Definition and Overview
A neurectomy is a surgical procedure wherein certain nerves are blocked or severed to relieve severe chronic pain and cramping in patients with endometriosis, adenomyosis, or vertigo. The procedure is used as the last resort if all other treatment methods, such as the use of NSAIDs or non-steroidal anti-inflammatory pain relievers, fail to provide long-lasting pain relief.
Who Should Undergo and Expected Results
There are two types of a neurectomy, both of which are performed to relieve pain symptoms. These are:
- Presacral neurectomy
A presacral neurectomy is beneficial for all patients suffering from conditions that cause lower abdominal and pelvic pain. Some examples are:
Endometriosis – This condition can cause severe abdominal cramping/dysmenorrhea, painful sexual intercourse, pain during urination and when moving bowels, and excessive bleeding during and in between periods. It is also one of the most common causes of female infertility. Other symptoms include diarrhea, constipation, bloating, nausea, and fatigue.
Adenomyosis – This is a condition wherein the endometrial tissue develops in the muscular wall of the uterus.
Although a hysterectomy is commonly prescribed for the treatment of endometriosis and adenomyosis, a neurectomy is actually more effective. This is because even when the uterus is removed, the endometrial tissue sometimes gets left behind in other abdominal organs, such as the bowels or bladder. As a result, the patient will still experience pain and cramping. A neurectomy, however, completely blocks the nerves that go not just directly to the uterus but also around it.
A vestibular neurectomy, on the other hand, is performed on patients who suffer from chronic vertigo and conditions that cause it. One such example is Meniere’s disease, a condition that affects the inner ear. It is associated with frequent attacks of tinnitus and vertigo. When left untreated, it can cause progressive hearing loss.
How Does the Procedure Work?
Both types of neurectomy are performed by a neurosurgeon in a hospital operating room, with the patient under general anaesthesia.
It is normal for surgeons to conduct a test nerve block using a local anesthetic before the procedure. This helps to determine whether the procedure is likely to be effective in relieving the patient’s pain and whether some side effects will occur.
Due to its location, the pain affecting the pelvic area does not respond well to other non-invasive treatments. Thus, a lot of patients benefit from a presacral neurectomy.
In the past, the surgery involves making a large abdominal incision to access the pelvic area. Now, however, advanced surgical techniques allow surgeons to perform the procedure through a laparoscopy or using robotic technology, making it significantly less invasive. There have been no major differences observed between the long-term benefits of an open incision and laparoscopic surgery, with the latter reported to effectively relieve pain by an average of 90%. Also, the laparoscopic approach helps the patient recover faster and suffer less post-surgical discomfort. Patients who undergo traditional neurectomy may take six weeks to recover fully while those who choose the laparoscopic approach are often fully recovered by the second week following the procedure.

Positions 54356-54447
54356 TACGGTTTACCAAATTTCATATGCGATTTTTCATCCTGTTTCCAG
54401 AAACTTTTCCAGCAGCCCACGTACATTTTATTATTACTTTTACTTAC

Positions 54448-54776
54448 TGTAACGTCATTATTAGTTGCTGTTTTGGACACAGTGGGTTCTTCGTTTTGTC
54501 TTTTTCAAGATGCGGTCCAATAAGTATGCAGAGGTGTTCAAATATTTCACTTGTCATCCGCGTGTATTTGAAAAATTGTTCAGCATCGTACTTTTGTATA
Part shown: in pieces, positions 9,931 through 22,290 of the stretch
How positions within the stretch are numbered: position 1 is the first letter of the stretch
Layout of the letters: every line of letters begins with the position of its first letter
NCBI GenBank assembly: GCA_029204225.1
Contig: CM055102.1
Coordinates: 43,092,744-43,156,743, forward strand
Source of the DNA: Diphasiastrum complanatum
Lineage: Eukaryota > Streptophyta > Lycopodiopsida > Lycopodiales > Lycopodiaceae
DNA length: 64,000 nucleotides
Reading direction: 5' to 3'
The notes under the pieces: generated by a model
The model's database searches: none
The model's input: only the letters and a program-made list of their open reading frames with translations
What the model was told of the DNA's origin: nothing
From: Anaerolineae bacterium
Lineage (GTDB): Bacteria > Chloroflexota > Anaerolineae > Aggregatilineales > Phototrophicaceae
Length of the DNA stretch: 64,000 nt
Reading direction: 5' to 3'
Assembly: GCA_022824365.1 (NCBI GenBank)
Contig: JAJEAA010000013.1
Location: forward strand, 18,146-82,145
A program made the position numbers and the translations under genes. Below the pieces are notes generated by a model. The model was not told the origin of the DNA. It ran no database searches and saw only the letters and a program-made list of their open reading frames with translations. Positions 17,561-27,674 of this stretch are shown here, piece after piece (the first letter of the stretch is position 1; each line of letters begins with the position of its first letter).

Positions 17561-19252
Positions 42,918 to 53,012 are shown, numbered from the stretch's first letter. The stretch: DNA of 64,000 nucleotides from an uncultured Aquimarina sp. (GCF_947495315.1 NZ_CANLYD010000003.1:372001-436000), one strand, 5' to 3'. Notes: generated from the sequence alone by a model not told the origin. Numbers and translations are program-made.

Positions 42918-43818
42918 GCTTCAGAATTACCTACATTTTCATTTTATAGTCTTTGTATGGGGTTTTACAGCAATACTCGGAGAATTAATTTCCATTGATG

The procedure begins with the doctor making three small cuts just under the navel where special surgical tools are inserted. These include a laparoscope, a thin tube with a scope or camera attached at one end. Through these tools, the surgeon determines the exact point where the nerve tissue can be disrupted. This is usually at the sacral promontory or the point where the tailbones and the spine coincide.
In a vestibular neurectomy, the surgeon accesses the vestibular nerve, also known as the balance nerve, and severs it. Since the vestibular nerve is easily accessible, the procedure is performed without affecting the cochlear nerve or the hearing nerve that runs from the ear going to the brain. Thus, it can relieve vertigo without affecting the patient’s hearing.
During a vestibular neurectomy, the patient is asked to lie supine with the head turned to the side and the affected ear on the upright side. The surgeon then makes an incision from the zygomatic root going to the temporal area. Once he gains access to the vestibular nerve, he cuts it at the farthest point away from the vestibular crest. In most cases, the Scarpa’s ganglion is also removed.
Possible Risks and Complications
There are various risks involved in undergoing a neurectomy. In a presacral neurectomy, there is some risk of nerve and blood vessel damage since the uterus is surrounded by several major blood vessels. Thus, surgical precision is extremely important.
Less serious complications include:
- Urinary retention – This refers to the inability to urinate, a side effect expected to resolve less than a week after the procedure
- Constipation – This usually resolves without treatment after two months
A vestibular neurectomy also comes with certain risks, such as:
- Hearing loss
- Facial muscle weakness
- Spinal fluid leakage
Patients are given strict instructions before and after the procedure to reduce these risks.
Endolymphatic Sac Shunt, Labyrinthectomy and Vestibular Nerve Section in Meniere’s Disease. Meniere’s Disease. Otolaryngological Clinics of North America. October 2010. 43:5.
Chapter 35-Middle cranial fossa-vestibular neurectomy; Chapter 36-Retrolabyrinthine and rectosigmoid vestibular neurectomy. Otologic Surgery-Brackmann, Shelton and Arriaga. 3rd Edn.